Civilian Conservation Corps 2.0

By: Saturday July 7, 2012 9:00 am

Over the Fourth of July holiday week, millions of people visited one of the hundreds of state and national parks that dot our land. A number of parks have a certain statue honoring the millions of Civilian Conservation Corps workers who made these parks the gems that they are. The CCC gave its workers employment and dignity in a time of economic depression, and it gave the nation a legacy of trails, roads, campgrounds, buildings, and more, so that future generations might be able to enjoy the richness of this land.

We invested in people and parks two generations ago, and we’ve been reaping the benefits ever since. In this current economic depression — worse than any other downturn since the Great Depression — when our parks are in serious need of maintenance and improvements, maybe it’s time to invest in the future once again and bring the CCC back once more.


Late Night: The Most Anti-Environment House in the History of Congress

By: Wednesday June 20, 2012 8:00 pm

Voting 247 times in the last 18 months to undermine regulations that protect the environment, the “House of Representatives has become the most anti-environment House in the history of Congress,” according to a June 18, 2012 report (PDF) prepared for Congress members Henry Waxman and Edward Markey.

A Little Speechwriting Help for the State of the Union

By: Saturday January 22, 2011 9:00 am

Next week is the State of the Union address, and I thought I’d offer a little last minute, unsolicited advice to the president and the White House speechwriters. Some may think it presumptuous, but as one of “we, the people,” I think it’s allowable. It’s not like they have to take the advice, after all . . . but it sure would be nice to see and hear something like this.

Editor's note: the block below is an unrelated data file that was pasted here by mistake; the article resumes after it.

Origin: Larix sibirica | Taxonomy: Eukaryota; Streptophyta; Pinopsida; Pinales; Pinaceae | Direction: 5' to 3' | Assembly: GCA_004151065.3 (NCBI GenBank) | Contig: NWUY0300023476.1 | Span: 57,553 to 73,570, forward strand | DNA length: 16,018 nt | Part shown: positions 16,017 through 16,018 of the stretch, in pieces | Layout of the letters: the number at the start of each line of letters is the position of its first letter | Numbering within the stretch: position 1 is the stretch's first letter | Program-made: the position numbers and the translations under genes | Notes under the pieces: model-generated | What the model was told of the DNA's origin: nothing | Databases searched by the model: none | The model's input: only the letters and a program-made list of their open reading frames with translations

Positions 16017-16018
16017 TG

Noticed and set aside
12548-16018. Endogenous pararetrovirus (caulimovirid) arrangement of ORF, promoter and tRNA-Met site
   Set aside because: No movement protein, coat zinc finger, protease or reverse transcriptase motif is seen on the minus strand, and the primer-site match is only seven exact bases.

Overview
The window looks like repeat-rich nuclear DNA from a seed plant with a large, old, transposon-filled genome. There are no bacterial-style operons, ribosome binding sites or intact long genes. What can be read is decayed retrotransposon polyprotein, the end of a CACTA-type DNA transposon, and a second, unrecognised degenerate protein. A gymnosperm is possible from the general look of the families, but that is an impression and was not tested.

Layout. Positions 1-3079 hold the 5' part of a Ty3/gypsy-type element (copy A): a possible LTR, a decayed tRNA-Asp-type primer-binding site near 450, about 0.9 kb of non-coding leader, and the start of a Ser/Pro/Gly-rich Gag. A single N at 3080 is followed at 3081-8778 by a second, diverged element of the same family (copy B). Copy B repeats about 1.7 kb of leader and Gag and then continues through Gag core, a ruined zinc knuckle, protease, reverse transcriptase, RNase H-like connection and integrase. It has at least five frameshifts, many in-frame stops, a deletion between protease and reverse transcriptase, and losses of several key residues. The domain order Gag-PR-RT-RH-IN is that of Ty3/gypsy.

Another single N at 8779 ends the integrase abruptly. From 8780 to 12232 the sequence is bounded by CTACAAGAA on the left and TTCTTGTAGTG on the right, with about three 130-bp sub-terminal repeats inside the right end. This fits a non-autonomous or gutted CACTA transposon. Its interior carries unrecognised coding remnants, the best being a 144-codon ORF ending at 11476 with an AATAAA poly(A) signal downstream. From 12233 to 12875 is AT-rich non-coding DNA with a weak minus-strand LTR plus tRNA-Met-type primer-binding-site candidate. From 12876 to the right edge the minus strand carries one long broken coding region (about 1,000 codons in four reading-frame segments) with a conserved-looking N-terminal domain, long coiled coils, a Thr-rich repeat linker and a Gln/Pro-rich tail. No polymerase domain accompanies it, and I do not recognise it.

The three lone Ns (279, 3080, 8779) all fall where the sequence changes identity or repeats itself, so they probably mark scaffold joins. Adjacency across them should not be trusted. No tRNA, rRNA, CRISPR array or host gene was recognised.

Public Office Means Responsibility

By: Sunday November 7, 2010 8:12 am

The country that has so benefited in civilizing effects and prosperity from the education given veterans by Ralph Yarborough’s Cold War G.I. Bill of Rights just voted against those who want to bring it back from the gutter it’s been pitched into. That’s hard to understand. I’ll just be proud of what we could do, and wait for an electorate to redevelop for the treasures we have in our hands.

Holiday Signs of the Times in State and National Parks

By: Saturday September 4, 2010 9:00 am

The stimulus package passed earlier this year provided $750 million for the National Park Service to address infrastructure and deferred maintenance. That’s a pittance, compared with the need — and the state parks are in even worse shape because of state budgets.

Closing parks, even sporadically, hits the local economies of the neighboring areas hard. On the other hand, spending money to revitalize the parks brings back jobs in large numbers. Hopefully some of the dusty heads in DC will get a clue.

Meanwhile, enjoy the parks this weekend. If you can.

Hike On! Stewart Udall’s Legacy from Sea to Shining Sea

By: Wednesday March 24, 2010 6:00 am

Stewart Udall, Secretary of the Interior under Presidents Johnson and Kennedy, passed away at the age of 90 on Saturday. Rather than repeat obituaries’ biographic details, this diary pays photographic tribute to his life’s passion, our wild public lands.

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